Yet the interregnum between September 2017 and March 2018, when Germany was trying to form a government, has harmed the Franco-German axis. Voices critical of Franco-German cooperation from within—for example, the armed forces—gained influence. National preferences came to the forefront and fueled controversies in two main areas for European defense: capabilities and industries.
The big intellectual issue is that Germany’s normative preference for EU-based developments needs to be reconciled with Paris’s pragmatic approach, which sees the EU as just one framework for delivery among many.
Because of German lobbying, PESCO turned into an inclusive, political endeavor with the typical EU procedures and institutions that allowed as many EU states as possible to participate, rather than a defense-driven exercise that focuses on capabilities.
France preferred the opposite: an exclusive club of those really able and willing to contribute forces to operations. Such an ambitious and exclusive PESCO would have offered valuable support to the country’s overstretched forces and to European security in the south.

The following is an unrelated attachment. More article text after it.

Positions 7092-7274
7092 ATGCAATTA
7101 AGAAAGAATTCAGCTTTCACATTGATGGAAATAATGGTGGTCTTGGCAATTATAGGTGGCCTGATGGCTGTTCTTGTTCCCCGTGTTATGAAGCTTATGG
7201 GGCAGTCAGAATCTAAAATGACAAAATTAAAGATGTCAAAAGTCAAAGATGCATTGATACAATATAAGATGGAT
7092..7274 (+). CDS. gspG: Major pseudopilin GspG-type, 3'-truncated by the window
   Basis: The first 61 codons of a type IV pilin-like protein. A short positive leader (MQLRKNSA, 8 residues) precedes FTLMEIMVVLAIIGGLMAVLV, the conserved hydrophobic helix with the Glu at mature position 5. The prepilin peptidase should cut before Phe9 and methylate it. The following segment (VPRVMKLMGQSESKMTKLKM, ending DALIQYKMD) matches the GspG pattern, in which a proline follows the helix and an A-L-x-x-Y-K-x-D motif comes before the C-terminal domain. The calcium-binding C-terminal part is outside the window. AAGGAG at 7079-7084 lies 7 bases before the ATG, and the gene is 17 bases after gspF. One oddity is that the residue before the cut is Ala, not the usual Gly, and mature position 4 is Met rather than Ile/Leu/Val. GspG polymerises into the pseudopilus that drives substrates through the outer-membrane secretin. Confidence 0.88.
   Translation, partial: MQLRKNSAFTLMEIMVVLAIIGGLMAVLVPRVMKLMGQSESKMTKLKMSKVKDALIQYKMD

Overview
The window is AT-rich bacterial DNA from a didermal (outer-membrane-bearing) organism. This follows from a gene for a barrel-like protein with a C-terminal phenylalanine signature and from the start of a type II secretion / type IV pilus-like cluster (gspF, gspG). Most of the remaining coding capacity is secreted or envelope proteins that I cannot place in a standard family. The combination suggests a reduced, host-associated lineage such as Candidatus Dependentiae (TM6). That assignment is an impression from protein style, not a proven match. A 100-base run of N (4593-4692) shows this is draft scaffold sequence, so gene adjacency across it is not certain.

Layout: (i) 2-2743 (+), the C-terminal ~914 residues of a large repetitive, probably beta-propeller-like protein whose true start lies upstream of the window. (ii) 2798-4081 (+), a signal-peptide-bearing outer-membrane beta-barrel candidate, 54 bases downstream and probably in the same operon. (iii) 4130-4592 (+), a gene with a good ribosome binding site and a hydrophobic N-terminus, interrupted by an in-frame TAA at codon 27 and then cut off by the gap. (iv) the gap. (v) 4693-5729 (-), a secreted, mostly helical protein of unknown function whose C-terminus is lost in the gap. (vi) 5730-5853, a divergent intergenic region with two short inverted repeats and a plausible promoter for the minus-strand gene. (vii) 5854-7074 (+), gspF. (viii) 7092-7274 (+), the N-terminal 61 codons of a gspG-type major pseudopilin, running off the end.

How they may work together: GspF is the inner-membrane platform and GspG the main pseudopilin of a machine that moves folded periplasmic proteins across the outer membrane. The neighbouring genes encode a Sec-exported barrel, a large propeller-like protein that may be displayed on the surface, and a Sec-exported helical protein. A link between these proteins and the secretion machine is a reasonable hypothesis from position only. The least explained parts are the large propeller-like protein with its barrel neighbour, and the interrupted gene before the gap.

Disappointed with a Germanized PESCO, Paris is now shaping its European Intervention Initiative outside the EU—which, ironically, has the side effect of involving the UK.
The upshot is that the Europeans are faced with two competing options: cooperating within the EU or outside of it. If all goes well, all formats will be mutually reinforcing. If not, and the capable and the willing act outside of EU frameworks, they risk devaluing the union.
The choice of framework has wide political implications. It is about having security and politics within a single framework—the EU—or having security distinct from it. Whether this has to take place necessarily within the EU depends on whether you want to deliver institutional coherence or security.
And there’s another issue. It is about how to ensure Europe’s defense industrial future. France and Germany make up about 40 percent of the defense industry in Western and Central Europe.1 This is a great potential to drive Europe towards more strategic autonomy in the industrial realm: agreed Franco-German procurement projects could be the catalyst for European projects and for an innovative and competitive defense industry in Europe.